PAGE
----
Animal educators and Marie de France

Weasels, deer, nightingales – these are some of the most important characters in the leave, a collection of narrative poems written in the 12th century by Marie de France. In his tales, animals are often responsible for teaching humans how to best live. This conceit fits into the larger literary tradition of fables, which were immensely popular in the Middle Ages. Marie, who translated Aesop into Anglo-Norman French, would have been intimately familiar with the genre. According to literature professor Logan E. Whalen – who called Marie “France’s first woman of letters” – her depiction of animals particularly stands out in the lay“Guigemar”.

The eponymous protagonist, Guigemar, seems like a perfect knight: he is brave, generous and wise. Despite this, he has a fatal flaw, and Marie points it out very early on. “Nature had wronged him so badly that he never showed the slightest interest in love.” Although the women “frequently made advances to him”, he was absolutely “indifferent” to them.

An illustration of Fables by Aesop and others (1863) via Commons Wikimedia

Late medieval romance literature dictated that knights participated in the “game of courtly love”. Guigemar could not be an exception. During a morning hunt one morning, he sees a doe (female deer) in a large bush. “The beast”, writes Marie, “was completely white with deer antlers on its head.” In other words, this white doe was some kind of androgynous creature. Guigemar, ignorant or indifferent to the special status of the deer, shoots it and mortally wounds it. His arrow, however, rebounds and hits his own thigh, before lodging in his horse’s side.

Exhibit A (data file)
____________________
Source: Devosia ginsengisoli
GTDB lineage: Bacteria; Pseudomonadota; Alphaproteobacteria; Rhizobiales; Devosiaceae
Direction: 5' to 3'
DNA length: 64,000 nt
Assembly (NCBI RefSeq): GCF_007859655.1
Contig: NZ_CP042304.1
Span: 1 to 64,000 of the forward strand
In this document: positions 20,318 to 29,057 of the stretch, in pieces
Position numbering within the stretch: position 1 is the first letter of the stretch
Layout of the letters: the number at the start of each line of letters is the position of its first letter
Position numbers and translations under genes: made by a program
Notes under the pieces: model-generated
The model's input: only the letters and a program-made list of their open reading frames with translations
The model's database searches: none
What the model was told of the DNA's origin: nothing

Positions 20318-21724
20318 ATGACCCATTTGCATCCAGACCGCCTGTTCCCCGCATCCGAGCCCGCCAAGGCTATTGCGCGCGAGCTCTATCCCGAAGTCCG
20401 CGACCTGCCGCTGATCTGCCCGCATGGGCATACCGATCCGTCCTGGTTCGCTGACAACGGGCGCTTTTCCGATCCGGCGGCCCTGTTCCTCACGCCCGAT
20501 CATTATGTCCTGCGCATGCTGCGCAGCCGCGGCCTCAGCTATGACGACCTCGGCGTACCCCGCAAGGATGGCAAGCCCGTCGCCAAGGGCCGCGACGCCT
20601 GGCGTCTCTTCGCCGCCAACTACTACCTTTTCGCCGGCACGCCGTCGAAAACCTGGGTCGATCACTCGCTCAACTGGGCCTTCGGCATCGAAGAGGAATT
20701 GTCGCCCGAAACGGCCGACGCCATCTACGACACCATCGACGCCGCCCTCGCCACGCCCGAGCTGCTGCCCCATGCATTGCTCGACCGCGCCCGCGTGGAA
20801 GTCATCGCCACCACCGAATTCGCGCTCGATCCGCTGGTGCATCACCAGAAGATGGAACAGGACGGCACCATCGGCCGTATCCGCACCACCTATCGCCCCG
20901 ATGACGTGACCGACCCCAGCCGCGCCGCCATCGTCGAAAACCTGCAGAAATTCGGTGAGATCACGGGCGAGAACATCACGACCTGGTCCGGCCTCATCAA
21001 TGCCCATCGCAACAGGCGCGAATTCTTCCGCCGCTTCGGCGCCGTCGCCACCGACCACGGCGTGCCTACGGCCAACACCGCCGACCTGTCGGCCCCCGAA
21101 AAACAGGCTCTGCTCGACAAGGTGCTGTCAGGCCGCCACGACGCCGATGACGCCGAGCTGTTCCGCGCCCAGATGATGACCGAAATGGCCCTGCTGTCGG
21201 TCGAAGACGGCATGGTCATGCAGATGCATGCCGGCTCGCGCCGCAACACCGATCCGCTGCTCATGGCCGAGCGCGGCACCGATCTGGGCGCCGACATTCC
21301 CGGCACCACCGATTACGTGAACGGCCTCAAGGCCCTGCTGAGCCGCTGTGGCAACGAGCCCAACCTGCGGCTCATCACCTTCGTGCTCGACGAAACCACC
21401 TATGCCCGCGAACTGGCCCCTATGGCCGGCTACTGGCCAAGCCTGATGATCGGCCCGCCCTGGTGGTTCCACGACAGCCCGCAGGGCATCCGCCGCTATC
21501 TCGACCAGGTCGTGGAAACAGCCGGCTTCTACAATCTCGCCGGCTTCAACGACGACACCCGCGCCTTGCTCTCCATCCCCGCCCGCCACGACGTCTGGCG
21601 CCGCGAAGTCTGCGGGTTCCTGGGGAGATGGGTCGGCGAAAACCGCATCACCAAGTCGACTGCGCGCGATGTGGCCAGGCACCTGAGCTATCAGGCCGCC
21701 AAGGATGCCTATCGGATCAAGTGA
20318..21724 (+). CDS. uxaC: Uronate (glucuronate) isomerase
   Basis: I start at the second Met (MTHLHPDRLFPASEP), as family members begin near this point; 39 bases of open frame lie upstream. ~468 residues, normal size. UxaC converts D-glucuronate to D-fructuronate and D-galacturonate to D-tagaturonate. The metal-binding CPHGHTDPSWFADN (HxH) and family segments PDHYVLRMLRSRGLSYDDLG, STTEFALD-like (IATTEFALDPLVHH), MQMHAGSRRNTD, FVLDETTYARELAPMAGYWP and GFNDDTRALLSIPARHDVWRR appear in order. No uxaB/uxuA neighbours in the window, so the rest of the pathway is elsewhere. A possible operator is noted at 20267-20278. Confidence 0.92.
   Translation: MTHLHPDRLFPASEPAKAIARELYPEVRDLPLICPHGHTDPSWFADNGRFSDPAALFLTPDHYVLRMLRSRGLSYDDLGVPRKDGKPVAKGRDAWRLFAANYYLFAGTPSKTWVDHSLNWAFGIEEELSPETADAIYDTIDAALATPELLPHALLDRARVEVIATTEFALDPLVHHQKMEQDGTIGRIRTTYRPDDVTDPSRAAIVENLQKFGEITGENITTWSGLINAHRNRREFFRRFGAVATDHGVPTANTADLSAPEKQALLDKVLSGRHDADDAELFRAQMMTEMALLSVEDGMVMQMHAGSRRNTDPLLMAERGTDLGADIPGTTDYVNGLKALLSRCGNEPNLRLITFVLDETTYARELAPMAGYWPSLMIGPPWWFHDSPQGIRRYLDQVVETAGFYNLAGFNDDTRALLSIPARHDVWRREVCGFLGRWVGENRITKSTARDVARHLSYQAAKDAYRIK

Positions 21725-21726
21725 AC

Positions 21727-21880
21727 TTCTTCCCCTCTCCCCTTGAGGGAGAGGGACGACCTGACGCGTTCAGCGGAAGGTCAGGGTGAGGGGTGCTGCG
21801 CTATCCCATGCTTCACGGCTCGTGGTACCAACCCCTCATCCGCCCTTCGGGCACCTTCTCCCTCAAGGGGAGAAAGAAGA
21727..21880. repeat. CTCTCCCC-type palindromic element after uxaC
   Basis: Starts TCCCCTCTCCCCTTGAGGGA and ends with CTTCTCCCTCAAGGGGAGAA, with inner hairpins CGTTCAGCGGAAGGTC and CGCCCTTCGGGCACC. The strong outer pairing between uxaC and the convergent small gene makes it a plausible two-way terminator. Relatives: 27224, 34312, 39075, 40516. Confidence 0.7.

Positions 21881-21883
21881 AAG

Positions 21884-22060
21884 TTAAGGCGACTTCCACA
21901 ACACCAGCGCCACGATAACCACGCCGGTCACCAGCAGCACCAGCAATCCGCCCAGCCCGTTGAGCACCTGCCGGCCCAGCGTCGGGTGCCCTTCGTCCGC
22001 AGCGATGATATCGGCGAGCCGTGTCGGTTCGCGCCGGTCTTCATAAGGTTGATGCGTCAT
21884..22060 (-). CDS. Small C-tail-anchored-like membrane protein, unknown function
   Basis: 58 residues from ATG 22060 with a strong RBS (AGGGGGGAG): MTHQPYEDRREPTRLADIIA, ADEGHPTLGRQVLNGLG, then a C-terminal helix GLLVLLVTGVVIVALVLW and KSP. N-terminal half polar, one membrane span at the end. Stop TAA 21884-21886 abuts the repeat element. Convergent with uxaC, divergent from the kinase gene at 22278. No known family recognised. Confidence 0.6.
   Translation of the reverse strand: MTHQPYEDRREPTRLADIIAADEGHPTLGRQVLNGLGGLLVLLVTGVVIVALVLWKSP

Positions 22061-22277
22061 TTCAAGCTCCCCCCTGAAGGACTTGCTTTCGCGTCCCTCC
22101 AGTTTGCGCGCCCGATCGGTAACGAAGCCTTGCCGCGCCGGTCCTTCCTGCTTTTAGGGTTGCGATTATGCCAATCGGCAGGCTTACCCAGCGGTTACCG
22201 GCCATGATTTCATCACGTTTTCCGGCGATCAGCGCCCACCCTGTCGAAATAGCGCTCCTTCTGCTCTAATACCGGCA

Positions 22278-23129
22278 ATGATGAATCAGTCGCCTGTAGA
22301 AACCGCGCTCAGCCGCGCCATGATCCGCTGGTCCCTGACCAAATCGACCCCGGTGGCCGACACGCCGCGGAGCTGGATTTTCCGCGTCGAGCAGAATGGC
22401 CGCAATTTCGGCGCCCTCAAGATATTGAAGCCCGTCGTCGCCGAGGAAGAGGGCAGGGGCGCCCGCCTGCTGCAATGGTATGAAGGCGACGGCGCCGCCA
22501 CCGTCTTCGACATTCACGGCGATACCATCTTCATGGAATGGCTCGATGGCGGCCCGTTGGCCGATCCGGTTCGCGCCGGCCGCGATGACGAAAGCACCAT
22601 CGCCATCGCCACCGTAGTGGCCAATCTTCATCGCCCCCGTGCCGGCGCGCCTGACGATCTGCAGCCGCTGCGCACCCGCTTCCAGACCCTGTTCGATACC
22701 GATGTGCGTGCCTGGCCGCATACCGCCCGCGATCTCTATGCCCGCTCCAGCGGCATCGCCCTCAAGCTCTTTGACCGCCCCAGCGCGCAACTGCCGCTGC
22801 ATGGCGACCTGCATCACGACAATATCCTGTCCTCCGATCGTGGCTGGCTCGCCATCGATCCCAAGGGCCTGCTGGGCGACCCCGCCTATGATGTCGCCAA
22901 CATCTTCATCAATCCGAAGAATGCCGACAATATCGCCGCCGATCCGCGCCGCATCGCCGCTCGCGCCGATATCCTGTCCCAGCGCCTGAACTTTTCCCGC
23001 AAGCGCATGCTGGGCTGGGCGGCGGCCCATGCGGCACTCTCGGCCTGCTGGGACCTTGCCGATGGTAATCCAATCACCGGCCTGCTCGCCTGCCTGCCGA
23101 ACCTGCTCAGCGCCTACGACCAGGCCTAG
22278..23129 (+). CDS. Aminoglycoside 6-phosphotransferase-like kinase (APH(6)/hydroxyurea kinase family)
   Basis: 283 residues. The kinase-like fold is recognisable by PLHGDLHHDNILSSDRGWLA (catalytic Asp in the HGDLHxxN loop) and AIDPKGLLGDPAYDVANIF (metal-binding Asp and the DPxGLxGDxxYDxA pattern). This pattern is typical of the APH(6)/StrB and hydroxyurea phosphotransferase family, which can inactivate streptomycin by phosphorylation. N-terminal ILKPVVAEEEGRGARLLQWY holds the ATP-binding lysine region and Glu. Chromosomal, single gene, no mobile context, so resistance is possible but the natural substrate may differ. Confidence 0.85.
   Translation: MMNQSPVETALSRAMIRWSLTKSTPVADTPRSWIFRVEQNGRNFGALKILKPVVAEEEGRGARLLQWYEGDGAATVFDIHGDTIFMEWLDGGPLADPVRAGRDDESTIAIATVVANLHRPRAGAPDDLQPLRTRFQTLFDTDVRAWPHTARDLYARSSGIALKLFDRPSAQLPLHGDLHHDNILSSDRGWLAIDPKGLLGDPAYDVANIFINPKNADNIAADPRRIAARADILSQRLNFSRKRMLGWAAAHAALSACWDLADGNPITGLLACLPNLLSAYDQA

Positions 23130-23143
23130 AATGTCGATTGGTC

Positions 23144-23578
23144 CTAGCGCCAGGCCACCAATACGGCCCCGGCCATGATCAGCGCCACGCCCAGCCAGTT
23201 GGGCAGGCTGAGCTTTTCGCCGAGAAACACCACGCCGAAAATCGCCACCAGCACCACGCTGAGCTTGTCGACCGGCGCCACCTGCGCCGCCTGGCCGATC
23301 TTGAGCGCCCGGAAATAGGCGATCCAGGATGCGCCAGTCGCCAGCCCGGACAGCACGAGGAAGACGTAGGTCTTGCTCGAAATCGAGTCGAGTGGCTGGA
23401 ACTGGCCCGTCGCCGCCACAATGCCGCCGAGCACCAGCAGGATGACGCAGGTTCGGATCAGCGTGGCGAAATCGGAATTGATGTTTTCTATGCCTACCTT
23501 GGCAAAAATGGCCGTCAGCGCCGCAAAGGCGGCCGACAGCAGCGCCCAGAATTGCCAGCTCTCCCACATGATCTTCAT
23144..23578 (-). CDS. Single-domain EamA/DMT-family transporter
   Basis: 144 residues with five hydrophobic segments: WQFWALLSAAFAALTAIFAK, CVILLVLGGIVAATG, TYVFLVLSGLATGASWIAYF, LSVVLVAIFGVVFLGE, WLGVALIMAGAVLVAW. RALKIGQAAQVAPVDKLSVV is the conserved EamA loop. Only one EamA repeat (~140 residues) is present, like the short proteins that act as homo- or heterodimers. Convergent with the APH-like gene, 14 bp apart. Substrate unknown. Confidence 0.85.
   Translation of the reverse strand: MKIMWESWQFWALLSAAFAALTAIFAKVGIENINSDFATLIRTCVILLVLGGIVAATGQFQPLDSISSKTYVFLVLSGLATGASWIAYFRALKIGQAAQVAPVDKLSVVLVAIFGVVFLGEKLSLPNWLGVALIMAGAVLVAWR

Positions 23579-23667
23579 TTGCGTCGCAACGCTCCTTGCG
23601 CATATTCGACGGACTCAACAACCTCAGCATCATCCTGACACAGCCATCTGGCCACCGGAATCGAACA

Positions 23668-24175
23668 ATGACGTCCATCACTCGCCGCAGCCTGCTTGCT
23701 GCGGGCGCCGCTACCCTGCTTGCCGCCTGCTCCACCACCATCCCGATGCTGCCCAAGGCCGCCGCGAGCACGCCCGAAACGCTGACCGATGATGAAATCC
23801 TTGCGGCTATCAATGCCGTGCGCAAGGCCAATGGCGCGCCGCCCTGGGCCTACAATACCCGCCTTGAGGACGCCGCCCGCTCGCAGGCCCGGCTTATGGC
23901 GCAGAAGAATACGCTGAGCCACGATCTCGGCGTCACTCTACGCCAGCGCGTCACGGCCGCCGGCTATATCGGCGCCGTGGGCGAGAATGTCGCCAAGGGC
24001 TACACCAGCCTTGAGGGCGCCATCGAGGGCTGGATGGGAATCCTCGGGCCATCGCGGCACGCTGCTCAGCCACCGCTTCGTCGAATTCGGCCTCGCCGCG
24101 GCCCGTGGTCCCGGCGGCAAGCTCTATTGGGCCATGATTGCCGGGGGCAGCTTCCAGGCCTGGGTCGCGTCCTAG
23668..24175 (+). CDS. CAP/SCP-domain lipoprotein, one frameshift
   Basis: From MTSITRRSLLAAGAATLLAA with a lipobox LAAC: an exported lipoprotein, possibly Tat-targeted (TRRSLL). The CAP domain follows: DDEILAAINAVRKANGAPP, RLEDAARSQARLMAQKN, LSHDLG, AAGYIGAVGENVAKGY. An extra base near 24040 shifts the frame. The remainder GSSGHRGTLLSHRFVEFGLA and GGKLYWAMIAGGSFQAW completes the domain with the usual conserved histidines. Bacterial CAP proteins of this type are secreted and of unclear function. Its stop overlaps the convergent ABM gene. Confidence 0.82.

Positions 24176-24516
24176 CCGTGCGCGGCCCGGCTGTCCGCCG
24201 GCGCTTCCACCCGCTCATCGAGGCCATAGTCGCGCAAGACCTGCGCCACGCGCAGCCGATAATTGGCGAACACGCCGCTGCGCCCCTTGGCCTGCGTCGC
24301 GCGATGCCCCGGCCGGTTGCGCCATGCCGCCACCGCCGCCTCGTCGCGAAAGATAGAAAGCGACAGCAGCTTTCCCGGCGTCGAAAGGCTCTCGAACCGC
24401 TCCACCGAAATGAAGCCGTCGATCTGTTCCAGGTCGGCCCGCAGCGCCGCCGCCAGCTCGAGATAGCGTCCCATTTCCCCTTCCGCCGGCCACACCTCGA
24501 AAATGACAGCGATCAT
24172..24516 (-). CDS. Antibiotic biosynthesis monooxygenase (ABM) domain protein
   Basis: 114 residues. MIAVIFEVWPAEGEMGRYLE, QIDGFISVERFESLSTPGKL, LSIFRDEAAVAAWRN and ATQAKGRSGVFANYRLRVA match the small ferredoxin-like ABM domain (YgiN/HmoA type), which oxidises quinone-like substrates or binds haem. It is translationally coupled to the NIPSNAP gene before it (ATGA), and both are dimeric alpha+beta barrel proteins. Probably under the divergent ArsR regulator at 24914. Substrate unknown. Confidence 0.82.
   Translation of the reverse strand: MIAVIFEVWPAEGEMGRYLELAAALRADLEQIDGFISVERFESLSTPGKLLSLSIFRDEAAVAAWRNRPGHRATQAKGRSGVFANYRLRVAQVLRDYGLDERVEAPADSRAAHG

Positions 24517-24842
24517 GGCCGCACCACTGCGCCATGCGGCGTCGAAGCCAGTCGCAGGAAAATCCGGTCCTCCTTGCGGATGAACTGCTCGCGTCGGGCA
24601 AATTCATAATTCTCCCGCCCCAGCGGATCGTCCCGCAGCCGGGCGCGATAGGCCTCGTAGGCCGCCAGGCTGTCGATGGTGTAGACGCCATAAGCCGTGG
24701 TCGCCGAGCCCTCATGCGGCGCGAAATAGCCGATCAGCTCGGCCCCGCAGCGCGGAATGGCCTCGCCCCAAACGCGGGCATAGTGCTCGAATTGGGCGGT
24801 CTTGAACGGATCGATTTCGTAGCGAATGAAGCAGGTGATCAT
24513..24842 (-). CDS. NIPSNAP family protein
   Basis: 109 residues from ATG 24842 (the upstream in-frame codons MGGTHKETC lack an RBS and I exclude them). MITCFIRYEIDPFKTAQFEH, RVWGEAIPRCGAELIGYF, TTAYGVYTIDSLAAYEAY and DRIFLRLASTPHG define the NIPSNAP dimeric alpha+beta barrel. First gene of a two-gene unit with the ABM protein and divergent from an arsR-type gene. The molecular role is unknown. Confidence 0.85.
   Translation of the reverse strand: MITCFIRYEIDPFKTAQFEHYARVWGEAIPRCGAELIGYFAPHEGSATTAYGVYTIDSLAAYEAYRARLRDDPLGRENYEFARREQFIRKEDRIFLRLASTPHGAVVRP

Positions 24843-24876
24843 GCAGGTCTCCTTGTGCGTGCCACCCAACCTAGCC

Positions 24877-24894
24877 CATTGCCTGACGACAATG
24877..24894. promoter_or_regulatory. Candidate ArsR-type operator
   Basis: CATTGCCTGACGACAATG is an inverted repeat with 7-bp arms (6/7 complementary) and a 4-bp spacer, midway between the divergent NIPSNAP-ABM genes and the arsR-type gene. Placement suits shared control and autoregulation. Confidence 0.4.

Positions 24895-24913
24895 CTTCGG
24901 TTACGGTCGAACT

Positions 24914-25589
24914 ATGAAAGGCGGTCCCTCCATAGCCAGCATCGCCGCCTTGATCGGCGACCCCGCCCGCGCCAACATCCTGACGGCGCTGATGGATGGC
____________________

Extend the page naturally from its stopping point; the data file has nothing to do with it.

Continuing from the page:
“If up to now… the hero has shown no emotional interest in love,” observes Whalen, “he is now also unable to show it physically, a condition evidenced by the well-known medieval euphemism of a thigh injury.” The Fisher King, an enigmatic figure in Arthurian legend, had a pierced thigh.For centuries, scholars and lay readers have interpreted the location of this wound as being in the groin, as the Fisher King had no of children and could not stand. Surely Marie’s audience would have recognized the true meaning of the word “thigh” in Guigemar’s story.

Either way, the real and complete lesson comes when the doe – “the only character in the leave who possesses the capacity for human speech when in animal form” – addresses Guigemar.

“Alas! I am mortally wounded. Vassal, you who have wounded me, let it be your fate. May you never find a remedy, nor any herb, root, doctor or potion ever cure the wound of your thigh until that you will be healed by a woman who will suffer for your love more pain and anguish than any other woman has ever known, and you will also suffer for her, so that all who are in love, who have known love or who have yet to experience it, will marvel at it.

Thus, to heal both physically and emotionally, Guigemar is condemned either to learn to love or to remain compromised for life.

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By: Logan E. Whalen

“The Swan”, Vol. 2 (Fall 2015), p. 41-52 (12 pages)

International Society of Mary of France

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